Header image courtesy of @yukanta (via Instagram)
If you’re looking for a little adventure and are not put off by the lengths it takes to get to this trail (literally), then exploring the old lead mine caves by the border is just the hike for you. On the border of Hong Kong and Shenzhen, in the sleepy, isolated village of Lin Ma Hang—which was not even accessible to non-permit holders up until 2016—lies an abandoned lead mine cave that is steeped in history and scientific significance. We break down several routes and highlight the easiest way to get to the mines so you can explore this blast from the past.
Lin Ma Hang sits in the basin of Robin’s Nest. Up until 2016, the village was inaccessible to non-permit holders as it was a part of the Frontier Closed Area. Since then, the village itself has been excluded from the zoning, but the access road still falls within the closed area and requires permits for those who wish to access the village by road. Lin Ma Hang is also home to a feng shui pond, a Macintosh Fort, and the residence of Ip Ting-sz, a declared monument which was built in 1908 and modelled after Dr Sun Yat-sen’s residence in Zhongshan. It was here that Sun Yat-sen met his friends and collaborators for the revolution of China.
The lead mines of Lin Ma Hang started operating in 1915 in the hopes of procuring copper, lead, and silver. However, over the years, the production from the mines proved disappointing. It was rescinded in 1962 and abandoned that same year. It was then declared a Site of Special Scientific Interest (SSSI) in 1994 as it became one of the most important bat colonies in all of Hong Kong. AFCD has since launched a protection ordinance for these bats, whereby anyone hunting or disturbing these bat colonies will face a hefty fine of $100,000 and a one-year imprisonment sentence. Following that, in 2008, the Lin Ma Hang Stream was also declared a Site of Special Scientific Interest, as it was home to 50 percent of Hong Kong’s native freshwater fish!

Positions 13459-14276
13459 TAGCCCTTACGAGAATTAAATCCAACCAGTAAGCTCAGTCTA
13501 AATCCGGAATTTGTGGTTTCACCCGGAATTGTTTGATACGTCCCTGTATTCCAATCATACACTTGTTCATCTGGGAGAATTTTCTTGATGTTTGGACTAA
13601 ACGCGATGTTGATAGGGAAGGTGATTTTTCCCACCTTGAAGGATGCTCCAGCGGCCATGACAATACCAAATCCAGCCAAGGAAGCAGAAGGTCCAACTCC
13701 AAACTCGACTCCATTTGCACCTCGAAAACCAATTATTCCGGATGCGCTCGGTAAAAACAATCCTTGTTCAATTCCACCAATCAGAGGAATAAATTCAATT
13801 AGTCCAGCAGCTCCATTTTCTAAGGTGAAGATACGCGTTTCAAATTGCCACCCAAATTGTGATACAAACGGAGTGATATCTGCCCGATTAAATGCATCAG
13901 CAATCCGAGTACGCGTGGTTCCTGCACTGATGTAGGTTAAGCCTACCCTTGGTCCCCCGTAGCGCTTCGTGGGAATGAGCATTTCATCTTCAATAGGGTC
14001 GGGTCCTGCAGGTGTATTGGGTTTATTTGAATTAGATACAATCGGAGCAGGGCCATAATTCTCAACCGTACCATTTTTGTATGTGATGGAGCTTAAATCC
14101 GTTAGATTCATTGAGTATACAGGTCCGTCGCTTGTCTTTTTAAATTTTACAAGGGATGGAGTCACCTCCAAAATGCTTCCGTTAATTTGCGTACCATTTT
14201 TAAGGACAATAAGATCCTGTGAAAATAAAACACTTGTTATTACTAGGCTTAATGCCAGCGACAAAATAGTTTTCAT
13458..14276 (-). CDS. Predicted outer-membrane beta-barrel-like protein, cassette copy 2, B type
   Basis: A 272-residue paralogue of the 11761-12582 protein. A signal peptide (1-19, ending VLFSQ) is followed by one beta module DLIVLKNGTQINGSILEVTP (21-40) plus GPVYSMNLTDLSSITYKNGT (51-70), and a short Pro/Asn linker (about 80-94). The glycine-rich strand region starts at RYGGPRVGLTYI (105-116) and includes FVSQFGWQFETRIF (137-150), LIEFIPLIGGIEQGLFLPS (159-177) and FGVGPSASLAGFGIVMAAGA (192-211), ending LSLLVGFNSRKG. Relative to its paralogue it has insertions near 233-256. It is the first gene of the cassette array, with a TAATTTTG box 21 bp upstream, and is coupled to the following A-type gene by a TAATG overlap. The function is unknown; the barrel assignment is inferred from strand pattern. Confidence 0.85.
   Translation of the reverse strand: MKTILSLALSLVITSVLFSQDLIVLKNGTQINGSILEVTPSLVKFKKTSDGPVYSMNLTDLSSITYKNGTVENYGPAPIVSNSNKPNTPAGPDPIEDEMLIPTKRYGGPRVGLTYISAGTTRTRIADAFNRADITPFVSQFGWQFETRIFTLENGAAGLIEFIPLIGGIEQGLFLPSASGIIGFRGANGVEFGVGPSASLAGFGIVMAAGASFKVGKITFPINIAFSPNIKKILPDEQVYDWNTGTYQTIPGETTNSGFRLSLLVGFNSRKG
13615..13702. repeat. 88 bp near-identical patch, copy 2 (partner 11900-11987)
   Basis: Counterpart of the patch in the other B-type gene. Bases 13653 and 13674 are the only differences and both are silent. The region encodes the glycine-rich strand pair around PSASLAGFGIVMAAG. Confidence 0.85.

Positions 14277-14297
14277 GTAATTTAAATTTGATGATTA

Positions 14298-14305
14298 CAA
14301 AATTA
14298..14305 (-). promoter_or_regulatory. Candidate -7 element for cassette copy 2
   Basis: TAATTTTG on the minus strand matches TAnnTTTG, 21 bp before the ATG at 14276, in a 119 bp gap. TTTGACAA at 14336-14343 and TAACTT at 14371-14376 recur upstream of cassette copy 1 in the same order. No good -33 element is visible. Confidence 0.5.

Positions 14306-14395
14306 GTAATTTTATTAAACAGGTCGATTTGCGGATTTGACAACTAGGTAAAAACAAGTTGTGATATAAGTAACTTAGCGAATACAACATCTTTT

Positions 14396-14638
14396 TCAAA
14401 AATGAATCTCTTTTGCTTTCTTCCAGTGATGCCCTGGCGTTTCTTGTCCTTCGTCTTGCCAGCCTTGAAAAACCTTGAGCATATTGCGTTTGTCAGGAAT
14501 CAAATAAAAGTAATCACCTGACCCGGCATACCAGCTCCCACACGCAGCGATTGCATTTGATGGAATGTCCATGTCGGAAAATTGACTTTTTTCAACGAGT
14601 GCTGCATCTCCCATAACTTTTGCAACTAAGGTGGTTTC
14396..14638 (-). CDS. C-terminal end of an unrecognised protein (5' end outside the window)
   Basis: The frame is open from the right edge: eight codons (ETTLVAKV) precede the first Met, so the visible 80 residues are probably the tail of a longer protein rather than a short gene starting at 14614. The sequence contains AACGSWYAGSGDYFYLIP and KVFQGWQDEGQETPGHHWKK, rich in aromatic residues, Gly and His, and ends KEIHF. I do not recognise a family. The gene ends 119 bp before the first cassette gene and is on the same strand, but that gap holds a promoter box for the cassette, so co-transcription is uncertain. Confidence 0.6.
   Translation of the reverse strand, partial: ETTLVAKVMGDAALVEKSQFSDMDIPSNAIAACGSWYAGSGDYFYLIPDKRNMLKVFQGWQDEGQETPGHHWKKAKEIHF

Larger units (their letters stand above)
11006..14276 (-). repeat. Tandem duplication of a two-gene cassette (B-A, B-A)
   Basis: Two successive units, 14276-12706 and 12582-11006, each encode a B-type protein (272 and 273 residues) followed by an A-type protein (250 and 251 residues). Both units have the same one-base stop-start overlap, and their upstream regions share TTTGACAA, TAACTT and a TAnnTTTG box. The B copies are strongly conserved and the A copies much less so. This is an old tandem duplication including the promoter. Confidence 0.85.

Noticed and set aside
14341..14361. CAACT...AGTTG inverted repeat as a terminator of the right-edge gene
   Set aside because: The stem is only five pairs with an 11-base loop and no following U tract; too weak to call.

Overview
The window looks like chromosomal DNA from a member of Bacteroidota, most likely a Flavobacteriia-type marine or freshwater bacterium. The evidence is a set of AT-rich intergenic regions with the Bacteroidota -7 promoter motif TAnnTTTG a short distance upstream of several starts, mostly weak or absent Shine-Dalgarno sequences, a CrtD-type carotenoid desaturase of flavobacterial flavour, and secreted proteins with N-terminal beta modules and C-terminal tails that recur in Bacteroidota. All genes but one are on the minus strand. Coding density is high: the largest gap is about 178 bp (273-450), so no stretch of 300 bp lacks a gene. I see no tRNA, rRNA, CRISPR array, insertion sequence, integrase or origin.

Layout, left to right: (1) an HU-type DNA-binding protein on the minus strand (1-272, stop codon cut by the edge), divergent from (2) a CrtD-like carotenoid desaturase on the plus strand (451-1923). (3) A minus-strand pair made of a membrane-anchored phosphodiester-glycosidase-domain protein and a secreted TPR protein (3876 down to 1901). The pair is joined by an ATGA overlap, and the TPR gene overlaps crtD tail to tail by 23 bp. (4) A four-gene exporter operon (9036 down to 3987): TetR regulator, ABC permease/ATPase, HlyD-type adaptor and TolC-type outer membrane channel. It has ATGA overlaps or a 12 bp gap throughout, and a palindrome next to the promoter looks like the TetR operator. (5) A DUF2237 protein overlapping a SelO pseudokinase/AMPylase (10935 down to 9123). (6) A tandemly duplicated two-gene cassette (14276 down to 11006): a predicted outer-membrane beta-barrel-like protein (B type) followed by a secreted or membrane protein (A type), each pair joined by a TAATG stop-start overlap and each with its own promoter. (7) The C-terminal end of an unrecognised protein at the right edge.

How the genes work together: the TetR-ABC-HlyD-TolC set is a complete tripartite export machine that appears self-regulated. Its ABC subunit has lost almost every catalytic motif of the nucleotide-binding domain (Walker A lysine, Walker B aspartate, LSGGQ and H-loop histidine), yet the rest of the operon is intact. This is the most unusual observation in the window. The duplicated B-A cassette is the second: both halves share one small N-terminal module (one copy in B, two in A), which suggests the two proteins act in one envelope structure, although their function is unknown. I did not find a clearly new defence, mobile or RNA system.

Distance: 12 kilometres approx.
Difficulty: Intermediate to advanced
Total ascent: 490 metres
Total time: 4 hours approx.
Map courtesy of HK Outdoor Adventures
This is not the most accessible trail due to the access roads to Lin Ma Hang Village falling under the closed border section, and complicating the transportation coming in and out. However, there are three possible trails to the mines, and we have highlighted how to get to each below.
The easiest way here is by taxi or car. However, those looking to shave some time off the walk by driving up the long, narrow, winding roads of Robin’s Nest would need a first-class degree in reversing. We would advise parking in the mini parking bay at the bottom of the hill and walking up the concrete road.